The real cost of water Community outrage: Public Service Commission must assure fair rates in areas with private suppliers.

November 10, 1998

THE OUTRAGE of the 11 households in the Bramble Hills subdivision near Westminster whose water utility rates skyrocketed 900 percent overnight is understandable. Homes were cut off by the private water company, before state intervention forced reconnection.

One can also understand the problem faced by the new owner of the communal well: bills long unpaid by some users and unexpected expenses for one of the tiniest private water utilities in Maryland.

The episode, though small in scope, highlights an important fact: safe, reliable drinking water is not free. Not only is demand rising, but costs of older water systems and new health regulations are boosting consumer prices.

The United States enjoys a bounty of clean water compared to much of the world. But treating water and delivering it to customers is expensive. Hookup fees are costly, pipelines and central plant need ongoing maintenance. Those who rely on private wells can face enormous costs in simply finding a usable supply.

Customers of private water companies can turn to the Maryland Public Service Commission for regulation. The PSC actively oversees some two dozen systems that have 25 customers or more. Bramble Hills fell off that list five years ago because it was too small. Rates of the PSC water companies range from $100 to $800 annually for a family of three. The new Bramble Hills rates could cost $5,000 a year for some households.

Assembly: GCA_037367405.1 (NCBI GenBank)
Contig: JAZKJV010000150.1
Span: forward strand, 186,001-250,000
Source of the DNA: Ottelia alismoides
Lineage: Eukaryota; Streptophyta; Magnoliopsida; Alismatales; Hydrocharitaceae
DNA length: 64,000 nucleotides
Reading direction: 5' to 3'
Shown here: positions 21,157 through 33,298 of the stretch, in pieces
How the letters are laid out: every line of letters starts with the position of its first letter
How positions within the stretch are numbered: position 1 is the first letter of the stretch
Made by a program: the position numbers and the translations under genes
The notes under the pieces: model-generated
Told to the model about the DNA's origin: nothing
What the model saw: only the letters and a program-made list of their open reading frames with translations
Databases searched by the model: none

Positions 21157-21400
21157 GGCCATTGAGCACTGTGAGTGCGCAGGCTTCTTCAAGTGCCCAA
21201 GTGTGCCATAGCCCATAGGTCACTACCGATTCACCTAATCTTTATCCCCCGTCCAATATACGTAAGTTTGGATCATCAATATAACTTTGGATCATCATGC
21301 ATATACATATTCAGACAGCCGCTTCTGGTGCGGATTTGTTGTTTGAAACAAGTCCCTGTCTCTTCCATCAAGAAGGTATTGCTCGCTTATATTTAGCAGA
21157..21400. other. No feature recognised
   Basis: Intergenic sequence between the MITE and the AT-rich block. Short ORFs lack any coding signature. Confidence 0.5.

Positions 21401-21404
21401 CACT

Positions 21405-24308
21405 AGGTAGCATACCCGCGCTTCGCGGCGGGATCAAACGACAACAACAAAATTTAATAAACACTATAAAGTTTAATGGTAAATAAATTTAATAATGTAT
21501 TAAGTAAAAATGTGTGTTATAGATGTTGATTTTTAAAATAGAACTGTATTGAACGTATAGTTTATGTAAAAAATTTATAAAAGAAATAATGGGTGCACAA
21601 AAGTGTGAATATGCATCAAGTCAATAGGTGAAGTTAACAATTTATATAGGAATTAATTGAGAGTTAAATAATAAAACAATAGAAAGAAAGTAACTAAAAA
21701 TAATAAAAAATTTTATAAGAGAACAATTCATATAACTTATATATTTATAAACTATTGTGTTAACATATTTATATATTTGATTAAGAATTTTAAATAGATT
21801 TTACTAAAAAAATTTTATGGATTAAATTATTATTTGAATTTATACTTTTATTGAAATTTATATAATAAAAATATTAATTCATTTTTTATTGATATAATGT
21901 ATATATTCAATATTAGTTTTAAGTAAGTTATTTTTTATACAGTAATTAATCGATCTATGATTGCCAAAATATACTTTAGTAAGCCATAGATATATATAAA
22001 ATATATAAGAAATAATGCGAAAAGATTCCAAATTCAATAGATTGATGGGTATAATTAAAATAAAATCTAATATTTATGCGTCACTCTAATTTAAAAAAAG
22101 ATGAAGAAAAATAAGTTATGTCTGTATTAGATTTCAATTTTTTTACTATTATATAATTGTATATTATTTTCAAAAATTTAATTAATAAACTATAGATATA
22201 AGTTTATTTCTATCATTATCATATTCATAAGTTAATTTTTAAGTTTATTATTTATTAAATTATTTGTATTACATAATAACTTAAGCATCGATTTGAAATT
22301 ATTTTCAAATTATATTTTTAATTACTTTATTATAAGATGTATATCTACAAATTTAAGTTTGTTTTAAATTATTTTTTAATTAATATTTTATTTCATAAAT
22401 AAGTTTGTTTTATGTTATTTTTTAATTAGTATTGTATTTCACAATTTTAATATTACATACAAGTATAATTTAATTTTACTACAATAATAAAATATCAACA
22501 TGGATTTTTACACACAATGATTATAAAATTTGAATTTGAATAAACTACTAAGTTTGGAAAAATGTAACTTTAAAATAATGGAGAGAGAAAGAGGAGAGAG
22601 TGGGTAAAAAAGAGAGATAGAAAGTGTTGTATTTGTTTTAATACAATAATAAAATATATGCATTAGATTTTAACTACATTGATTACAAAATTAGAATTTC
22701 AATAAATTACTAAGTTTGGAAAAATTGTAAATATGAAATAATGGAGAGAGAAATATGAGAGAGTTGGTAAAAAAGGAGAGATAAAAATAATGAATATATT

While smaller systems are more costly to operate than municipal systems, a PSC official declares the new Bramble Hills rates to be "unrealistic." The agency will review the rates and the owner's claim she must spend $50,000 to be in compliance. A monopoly on essential water service to a community must be regulated. Rate increases must be reasonable and proportionate. But customers of small systems must pay their fair share: Water is not free.

Pub Date: 11/10/98

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